Free (Trade) Lunch

Posted by Gregory Nichols

10/14/15 2:25 PM

Free (Trade) LunchWhen I was growing up my father had a few signs posted on the door of his office and one that said ‘There is no such thing as a free lunch’. As a young child, I remember being confused by it and once I understood its implication as a teenager I was annoyed by it. It implied that I was going to have to actually do something to get something good. When seeing what often happens with Free Trade Agreements (FTA) usage in Asia, I sometimes think of that phrase and wonder how companies, and trade compliance officers, forget that they have to actually do something to reap the benefits of the FTA. 

In the past couple months there have been a few public announcements by Customs agencies in Asia related to investigations into misuse of some of the FTA in the region as well as other preferential duty programs. In Thailand, a special investigation is trying to collect over $400 million USD in retroactive duties and penalties from a couple of global automotive companies. This is an unprecedented amount of money. In India, a global consumer electronics company is on the line for over $45 million USD due to apparent violations of the ASEAN-India FTA. 

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Topics: Best Practices, Risk

Risk Mitigation – Thoughts While Traveling

Posted by Jim Conrad

10/8/15 8:30 AM

Risk Mitigation - Thoughts While TravelingI will be safely flying to Seattle tonight. From Charleston, SC to Boston and then on to Seattle. I listened to the Governor of South Carolina talk about assessing the ongoing risk and damage to the environment, to assets and to people’s lives. There are currently more than 500 roads closed in South Carolina. A cascade of dams are being breached. As my wife, Liz was driving us through the 18” of water on the road we were looking around at the carnage and it got me thinking about how this risk might have been assessed and mitigated earlier versus just assessing and repairing the damage after the fact.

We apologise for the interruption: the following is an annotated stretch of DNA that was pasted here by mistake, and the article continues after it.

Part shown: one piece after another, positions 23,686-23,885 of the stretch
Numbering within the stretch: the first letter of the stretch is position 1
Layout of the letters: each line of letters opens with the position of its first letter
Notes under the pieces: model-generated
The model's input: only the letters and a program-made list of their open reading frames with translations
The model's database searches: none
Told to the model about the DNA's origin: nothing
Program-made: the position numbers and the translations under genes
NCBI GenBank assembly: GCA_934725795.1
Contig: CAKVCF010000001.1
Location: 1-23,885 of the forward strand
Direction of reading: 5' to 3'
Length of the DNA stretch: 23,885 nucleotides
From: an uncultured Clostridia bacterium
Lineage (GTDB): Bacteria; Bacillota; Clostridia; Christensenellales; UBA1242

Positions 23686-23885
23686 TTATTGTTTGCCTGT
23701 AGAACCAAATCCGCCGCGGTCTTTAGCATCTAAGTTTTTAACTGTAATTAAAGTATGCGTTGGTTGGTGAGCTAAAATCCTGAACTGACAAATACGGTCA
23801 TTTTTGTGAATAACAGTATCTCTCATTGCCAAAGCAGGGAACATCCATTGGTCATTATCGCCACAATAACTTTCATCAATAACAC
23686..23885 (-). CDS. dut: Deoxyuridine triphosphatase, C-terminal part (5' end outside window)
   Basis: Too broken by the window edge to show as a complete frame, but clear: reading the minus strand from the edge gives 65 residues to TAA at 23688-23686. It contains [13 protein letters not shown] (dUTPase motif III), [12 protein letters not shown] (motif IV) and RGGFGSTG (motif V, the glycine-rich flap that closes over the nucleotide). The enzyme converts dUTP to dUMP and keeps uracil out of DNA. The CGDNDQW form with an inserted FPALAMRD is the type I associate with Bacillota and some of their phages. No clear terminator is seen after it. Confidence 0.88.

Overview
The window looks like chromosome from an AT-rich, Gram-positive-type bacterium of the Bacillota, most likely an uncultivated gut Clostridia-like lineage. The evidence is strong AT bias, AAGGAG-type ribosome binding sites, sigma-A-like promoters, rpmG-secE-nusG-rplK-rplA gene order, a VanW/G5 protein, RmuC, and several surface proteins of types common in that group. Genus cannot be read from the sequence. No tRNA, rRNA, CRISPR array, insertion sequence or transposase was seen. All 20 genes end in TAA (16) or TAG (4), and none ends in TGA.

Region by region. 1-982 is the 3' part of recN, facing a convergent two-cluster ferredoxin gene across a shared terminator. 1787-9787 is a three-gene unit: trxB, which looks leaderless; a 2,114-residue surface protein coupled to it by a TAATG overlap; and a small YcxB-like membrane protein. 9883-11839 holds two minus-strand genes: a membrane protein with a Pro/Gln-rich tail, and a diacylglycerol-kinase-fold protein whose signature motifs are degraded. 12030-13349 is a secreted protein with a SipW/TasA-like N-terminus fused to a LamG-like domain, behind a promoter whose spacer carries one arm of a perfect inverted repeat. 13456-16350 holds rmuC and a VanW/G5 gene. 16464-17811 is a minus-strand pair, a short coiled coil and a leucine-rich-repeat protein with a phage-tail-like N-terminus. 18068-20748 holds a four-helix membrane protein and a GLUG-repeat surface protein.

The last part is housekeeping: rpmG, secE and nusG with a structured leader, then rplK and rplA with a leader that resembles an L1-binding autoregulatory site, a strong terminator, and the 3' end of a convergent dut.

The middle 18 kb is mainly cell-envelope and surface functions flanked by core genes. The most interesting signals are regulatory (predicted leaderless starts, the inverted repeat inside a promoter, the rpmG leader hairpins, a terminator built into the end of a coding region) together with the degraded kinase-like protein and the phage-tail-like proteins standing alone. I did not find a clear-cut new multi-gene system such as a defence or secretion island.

In a similar manner, unidentified risks can lead to unexpected damage to your company. Experience tells us that it often starts with a single-issue request for information (CF28) from Customs and Border Protection and cascades like those dams, where each failure swiftly leads to the uncovering of others. I am sure that you have seen this. One classification inquiry leads to a second, and a third and then a request for a sample, and documents confirming transaction value. Then what about those free trade claims? It is very difficult to stop the process once it starts.

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Topics: Best Practices, Risk